Elbow pain is classically thought of as Golfer’s Elbow or Tennis Elbow. However, there are other causes of elbow pain that should be considered, depending upon your symptoms.
Tennis Elbow, also known as Lateral Epicondylitis, is a condition that causes pain on the outside of the elbow. It is typically described as an overuse injury resulting in inflammation and degeneration of the common extensor tendon. This condition can offer complexities that involve several muscles harboring latent and active trigger points, as well as inflammation and tearing in the periosteum at the attachment site of the common extensor tendon.
Muscles most often involved in Tennis Elbow:
- Supinator Pain is felt at the lateral epicondyle and sometimes on the dorsal side of the web of the thumb when the trigger point is active. Elbow pain may be felt at rest
- Extensor Digitorum
- A latent trigger point in the middle finger extensor is often found in cases of Tennis Elbow. When active, this trigger point refers pain down the forearm and into the middle finger.
- Active trigger points in the little and ring finger extensor portion of this muscle refer pain to the lateral epicondyle, as well as down the forearm and into the ring finger
- Trigger points in the ring and little finger portion create pain at the elbow with a firm grip. When the middle finger is involved, there may be weakness in grip without pain at the elbow during that action.
- In addition to elbow pain, patients may complain of stiffness in the finger joints and/or finger cramping
General Symptoms of Tennis Elbow
- Usually a gradual onset of pain at or just distal to the lateral epicondyle of the humerus
- Pain when gripping (especally with ulnar deviation, as in shaking hands or when supination is added to the grip, as in turning a screwdriver)
- Weakness in grip
- Pain putting the arm behind the back or bending elbow in some cases
- Pain when supinating or pronating the forearm in some cases
- Edema may be present
- Pain at night in chronic cases
- Muscle atrophy in chronic cases
- Sharp pain at the tip of the lateral epicondyle, especially with use of then hand and when applying pressure to this area
- Pain carrying or lifting objects
- Pain extending the hand and/or fingers
Causes of Tennis Elbow
- Repetitive movements of the wrist or squeezing of the hand
- Trauma to the lateral elbow
- Spondylosis on the levels of C6-C7
Painful Periostal Trigger Point!
In many cases of Tennis Elbow, the periosteum (outer layer of bone) on the lateral epicondyle is involved. Tension in the extensor group pulls at the periosteum, which contains nociceptive (pain feeling) nerve endings and is very sensitive. With chronic tension, the periosteum becomes inflamed and painful. Treating the periosteum becomes critical because it causes sharp pain and weakness (due to pain inhibition).
Treatment of a the periostal trigger point is done after tension has been removed from the muscles. It requires the use of friction directly on the bone (performed with the tip of the thumb or a knuckle) where the periostal trigger point is found. This treatment takes only a few minutes, but is very painful. However, the results are phenomenal!
Other muscles that may become involved in chronic Tennis Elbow:
- Extensor carpi radialis brevis- Tension in this muscle can also contribute to Tennis Elbow. However, its trigger point refers strongly to the wrist.
2. Triceps- trigger points in the lateral portion of the medial head refer pain to the lateral epicondyle. Posterior elbow pain may be caused by an attachment trigger point that refers strongly to the olecranon. The long head of the triceps refers pain to the posterior shoulders as well as below the lateral elbow.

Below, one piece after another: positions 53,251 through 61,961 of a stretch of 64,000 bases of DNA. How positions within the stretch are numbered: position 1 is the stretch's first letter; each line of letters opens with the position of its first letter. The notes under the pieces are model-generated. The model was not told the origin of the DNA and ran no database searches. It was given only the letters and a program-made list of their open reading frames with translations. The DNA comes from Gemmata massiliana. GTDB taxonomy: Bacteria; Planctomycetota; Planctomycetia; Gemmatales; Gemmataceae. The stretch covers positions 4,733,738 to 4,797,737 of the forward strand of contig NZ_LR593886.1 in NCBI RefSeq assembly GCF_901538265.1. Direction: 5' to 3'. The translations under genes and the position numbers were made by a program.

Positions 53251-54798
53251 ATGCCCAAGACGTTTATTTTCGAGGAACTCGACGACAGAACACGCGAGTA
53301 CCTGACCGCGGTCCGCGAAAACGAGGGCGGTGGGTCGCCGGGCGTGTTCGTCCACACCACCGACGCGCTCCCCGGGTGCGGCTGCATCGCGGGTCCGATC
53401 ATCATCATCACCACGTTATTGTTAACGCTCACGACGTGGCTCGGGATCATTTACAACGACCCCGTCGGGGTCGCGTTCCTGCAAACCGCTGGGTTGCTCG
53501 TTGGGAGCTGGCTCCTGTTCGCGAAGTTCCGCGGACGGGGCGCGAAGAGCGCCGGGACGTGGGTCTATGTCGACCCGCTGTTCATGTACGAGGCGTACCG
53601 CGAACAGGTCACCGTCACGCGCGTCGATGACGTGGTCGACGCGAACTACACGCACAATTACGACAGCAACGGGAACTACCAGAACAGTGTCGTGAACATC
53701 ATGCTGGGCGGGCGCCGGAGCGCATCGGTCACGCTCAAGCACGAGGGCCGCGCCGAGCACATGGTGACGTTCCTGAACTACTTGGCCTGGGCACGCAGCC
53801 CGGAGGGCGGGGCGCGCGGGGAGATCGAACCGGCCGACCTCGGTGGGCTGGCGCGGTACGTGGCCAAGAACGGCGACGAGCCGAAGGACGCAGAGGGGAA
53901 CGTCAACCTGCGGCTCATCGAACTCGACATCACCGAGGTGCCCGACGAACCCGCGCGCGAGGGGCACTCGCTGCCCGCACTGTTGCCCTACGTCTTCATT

3. Anconeus- refers pain to the lateral epicodyle
4. Biceps brachii and brachialis- the involvement of the biceps brachii and brachialis muscles is likely due to their synergistic relationships with the supinator and brachioradialis muscles, and antagonist relationship with the triceps brachii. Secondary trigger points may develop in the biceps brachii and brachialis muscles in cases of Tennis Elbow.
Golfer’s Elbow (Medial Epicondylitis) is the same type of condition as Tennis Elbow, except the pain is felt on the medial side of the elbow.
The muscles most commonly involved in Golfer’s Elbow include:
- Flexor carpi radialis
- Pronator teres
Golfer’s elbow is typically caused by repetitive movements of the wrist or squeezing with the hand. It can also be caused by direct trauma to the inside of the elbow.
There are three main ligaments that support the elbow joint– the medial collateral ligament, the lateral collateral ligament and the annular ligament. Injury to any of these ligaments results in an elbow sprain. An elbow sprain may be caused by a forced twist of the arm, falling on an outstretched arm or direct trauma to the area. Symptoms include pain, tenderness and swelling around the elbow. There may be warmth or bruising and a limited range of motion.
Other causes of elbow pain
Olecranon Bursitis (inflammation of the bursa at the tip of the elbow) can occur from trauma, as a result of systemic diseases such as rheumatoid arthritis, or can be due to a local infection. With Olecranon Bursitis, there is typically swelling over the tip of the elbow, yet range of motion of the inner elbow joint is maintained.
There are 3 nerves that pass through the elbow: the median nerve, the ulnar nerve and the radial nerve. Irritation of any one of these nerves by tensed neck or anterior chest muscles can result in elbow pain that is often misdiagnosed. Your Medical Massage practitioner can conduct simple tests to rule out or confirm irritation of these nerves. If the test is positive, treatment simply involves restoring the normal anatomical length of the involved muscle(s) to take pressure off the nerve.